Imperial College London

New Curricula for Aero MSc courses announced


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The Department of Aeronautics has formally submitted plans to refresh the curricula of its three MSc courses starting in the 2021/22 academic year.

The news comes after a curriculum review of the Department’s postgraduate courses, including:

The paperwork will now be formally reviewed by the Faculty of Engineering and Imperial College London. When approved, the new curricula will deliver a range of benefits to students. 

New benefits

Dr Oliver Buxton, the Course Director for the MSc in Advanced Aeronautical Engineering says: “We’re very proud of the way we have modernised the new curriculum, whilst maintaining the extremely high academic standards Imperial College London is renowned for. Further, the structure of all three of our courses has been brought into line with the European Credit Transfer and Accumulation System (ECTS), which will make it more straightforward for our graduates to seek employment or PhD positions across Europe”

“Our MSc courses are advanced and versatile. For our future students, we will provide pre-sessional self-study modules on Mathematics, Programming, Stress Analysis, Control, Compressible Flow, Fluid Dynamics, and Flight Mechanistic. These will be available permanently on our website.”

The curriculum review has led to the introduction of a number of new and exciting lecture courses across the three MSc programmes. Particular highlights include courses on Unmanned Aerial Vehicles, Artificial Intelligence and Spacecraft Systems, Advanced Fluid Mechanics, Applications of CFD, Nanocomposites and Structural Power, Structural Integrity and Health Monitoring. The new and the improved existing lecture courses have been aligned with the research expertise of Imperial College London’s Department of Aeronautics’ world-leading academic staff.

Dr Qianqian Li, who will be teaching a new course in ‘Composite Innovation: Nanocomposites and Structural Power’ said: “I’m very excited to offer our students a new course that goes beyond basic composites knowledge to include the cutting-edge research I am currently carrying out in the Department. It has been a real pleasure to devise this course mirroring ongoing research in my laboratory, which is such an exciting prospect. I hope to introduce students to our world-leading lab facilities and simulation capabilities.”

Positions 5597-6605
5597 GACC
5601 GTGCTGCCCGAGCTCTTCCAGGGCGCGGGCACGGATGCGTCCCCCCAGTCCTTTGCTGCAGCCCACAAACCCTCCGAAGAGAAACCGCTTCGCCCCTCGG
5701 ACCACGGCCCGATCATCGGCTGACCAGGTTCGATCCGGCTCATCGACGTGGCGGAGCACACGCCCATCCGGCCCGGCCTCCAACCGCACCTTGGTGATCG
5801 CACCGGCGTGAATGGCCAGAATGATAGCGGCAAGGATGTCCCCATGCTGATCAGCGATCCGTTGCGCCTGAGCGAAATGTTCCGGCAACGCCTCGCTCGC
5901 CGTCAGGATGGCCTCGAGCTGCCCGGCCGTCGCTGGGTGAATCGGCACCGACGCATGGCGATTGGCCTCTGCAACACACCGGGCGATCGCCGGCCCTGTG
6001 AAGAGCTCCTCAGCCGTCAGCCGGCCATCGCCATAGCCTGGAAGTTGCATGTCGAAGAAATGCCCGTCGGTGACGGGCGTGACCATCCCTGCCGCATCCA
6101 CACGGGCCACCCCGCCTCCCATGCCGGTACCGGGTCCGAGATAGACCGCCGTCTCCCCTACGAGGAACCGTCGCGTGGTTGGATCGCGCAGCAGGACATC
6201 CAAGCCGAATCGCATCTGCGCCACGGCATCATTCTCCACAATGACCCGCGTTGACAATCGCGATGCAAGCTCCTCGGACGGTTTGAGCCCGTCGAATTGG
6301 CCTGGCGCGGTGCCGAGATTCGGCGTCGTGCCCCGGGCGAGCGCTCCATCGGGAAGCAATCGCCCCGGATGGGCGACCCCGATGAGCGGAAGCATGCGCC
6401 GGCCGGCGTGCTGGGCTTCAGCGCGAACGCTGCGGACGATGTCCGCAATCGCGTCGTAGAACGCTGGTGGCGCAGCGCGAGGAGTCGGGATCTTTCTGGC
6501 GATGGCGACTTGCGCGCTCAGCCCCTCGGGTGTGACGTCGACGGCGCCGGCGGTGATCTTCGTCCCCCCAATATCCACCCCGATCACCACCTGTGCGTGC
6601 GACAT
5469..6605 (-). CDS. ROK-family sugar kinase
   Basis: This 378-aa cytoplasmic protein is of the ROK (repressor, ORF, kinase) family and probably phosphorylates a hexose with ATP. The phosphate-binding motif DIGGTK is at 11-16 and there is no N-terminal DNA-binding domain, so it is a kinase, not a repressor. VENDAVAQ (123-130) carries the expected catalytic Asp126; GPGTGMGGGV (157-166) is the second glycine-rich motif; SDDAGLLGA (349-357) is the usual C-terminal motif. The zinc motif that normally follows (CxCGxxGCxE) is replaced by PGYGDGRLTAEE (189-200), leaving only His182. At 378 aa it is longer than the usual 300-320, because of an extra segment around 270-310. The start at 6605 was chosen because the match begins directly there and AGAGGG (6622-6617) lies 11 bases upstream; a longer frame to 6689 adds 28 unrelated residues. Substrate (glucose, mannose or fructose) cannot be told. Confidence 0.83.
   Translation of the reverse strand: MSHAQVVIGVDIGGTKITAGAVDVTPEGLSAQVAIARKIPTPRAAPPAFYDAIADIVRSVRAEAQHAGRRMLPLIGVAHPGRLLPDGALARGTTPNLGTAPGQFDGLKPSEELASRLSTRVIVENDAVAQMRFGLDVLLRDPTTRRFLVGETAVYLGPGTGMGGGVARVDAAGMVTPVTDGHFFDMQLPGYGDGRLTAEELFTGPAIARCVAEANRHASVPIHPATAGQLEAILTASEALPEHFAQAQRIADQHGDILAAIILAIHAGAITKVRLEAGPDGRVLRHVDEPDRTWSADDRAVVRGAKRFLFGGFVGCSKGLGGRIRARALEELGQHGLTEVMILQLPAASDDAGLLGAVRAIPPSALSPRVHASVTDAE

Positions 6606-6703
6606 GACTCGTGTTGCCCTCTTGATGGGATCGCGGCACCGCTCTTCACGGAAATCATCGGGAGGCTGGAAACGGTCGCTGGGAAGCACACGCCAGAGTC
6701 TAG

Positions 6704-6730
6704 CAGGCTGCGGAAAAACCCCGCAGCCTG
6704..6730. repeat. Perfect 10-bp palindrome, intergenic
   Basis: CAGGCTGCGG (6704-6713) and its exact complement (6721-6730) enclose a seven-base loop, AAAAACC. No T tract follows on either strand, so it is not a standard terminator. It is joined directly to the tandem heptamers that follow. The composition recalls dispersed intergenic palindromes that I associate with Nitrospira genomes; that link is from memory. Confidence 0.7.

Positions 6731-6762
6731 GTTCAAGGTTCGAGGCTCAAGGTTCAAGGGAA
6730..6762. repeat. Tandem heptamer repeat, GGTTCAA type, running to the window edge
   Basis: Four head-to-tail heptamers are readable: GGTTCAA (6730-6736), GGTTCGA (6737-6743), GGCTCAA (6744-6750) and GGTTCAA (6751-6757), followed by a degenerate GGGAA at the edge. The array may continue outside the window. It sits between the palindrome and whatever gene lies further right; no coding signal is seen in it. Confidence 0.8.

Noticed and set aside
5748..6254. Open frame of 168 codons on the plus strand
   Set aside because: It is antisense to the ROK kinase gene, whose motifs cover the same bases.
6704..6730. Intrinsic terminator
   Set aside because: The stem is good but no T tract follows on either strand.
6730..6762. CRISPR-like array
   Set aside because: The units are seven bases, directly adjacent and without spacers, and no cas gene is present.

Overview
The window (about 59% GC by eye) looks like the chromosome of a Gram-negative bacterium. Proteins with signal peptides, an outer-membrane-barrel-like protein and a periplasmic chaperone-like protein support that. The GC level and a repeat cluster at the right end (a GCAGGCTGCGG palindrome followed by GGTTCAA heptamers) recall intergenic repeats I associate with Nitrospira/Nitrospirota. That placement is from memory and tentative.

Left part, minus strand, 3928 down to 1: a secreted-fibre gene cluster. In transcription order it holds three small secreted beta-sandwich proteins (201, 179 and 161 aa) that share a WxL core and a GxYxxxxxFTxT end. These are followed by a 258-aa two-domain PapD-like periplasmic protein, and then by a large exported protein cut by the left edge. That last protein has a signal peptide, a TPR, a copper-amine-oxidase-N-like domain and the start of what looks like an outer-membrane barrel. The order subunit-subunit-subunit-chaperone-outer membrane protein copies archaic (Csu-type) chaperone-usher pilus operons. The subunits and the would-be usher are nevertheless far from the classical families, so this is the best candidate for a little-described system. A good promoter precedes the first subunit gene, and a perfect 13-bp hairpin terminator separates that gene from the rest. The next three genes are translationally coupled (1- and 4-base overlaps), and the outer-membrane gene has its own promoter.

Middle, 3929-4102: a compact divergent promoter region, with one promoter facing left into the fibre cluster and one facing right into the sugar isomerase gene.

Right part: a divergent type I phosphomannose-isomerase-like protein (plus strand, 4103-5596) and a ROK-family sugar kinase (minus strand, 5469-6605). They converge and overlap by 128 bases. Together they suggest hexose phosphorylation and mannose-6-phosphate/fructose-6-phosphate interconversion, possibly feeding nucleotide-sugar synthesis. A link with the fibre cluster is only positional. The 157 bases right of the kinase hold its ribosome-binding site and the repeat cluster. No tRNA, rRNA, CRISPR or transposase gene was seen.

The structure of all three MSc programmes will be similar. Over the first two terms, students will study nine courses, and pick from an exceptionally broad range of elective modules. This means that each student can tailor the modules they study to their own particular tastes and strengths.

They will also conduct a major individual research project which will now run from December to September, giving students even more one-to-one interaction with the Department of Aeronautics’ academic staff. Many of these projects complement the Department’s UK-leading multi-million-pound research portfolio. Alternatively, students may also choose from, or set up their own, external projects with both industrial and academic external collaborators.

The Director of the MSc in Advanced Computational Methods Professor Sergei Chernyshenko, who oversees project allocation, says: “The remarkable feature of the projects we have always offered is their close links with our actual research, to the extent that students who excelled in their projects became co-authors of papers published in world-leading journals. We foresee that the increase in the project duration will provide students with much-needed additional time for preparing such publications.”

Applications are now being taken for the 2021/22 academic year, when the new curriculum will be rolled out. The Department also intends to fund two scholarships to support outstanding applicants, with more details to follow.


Tom Creese

Tom Creese
Department of Aeronautics

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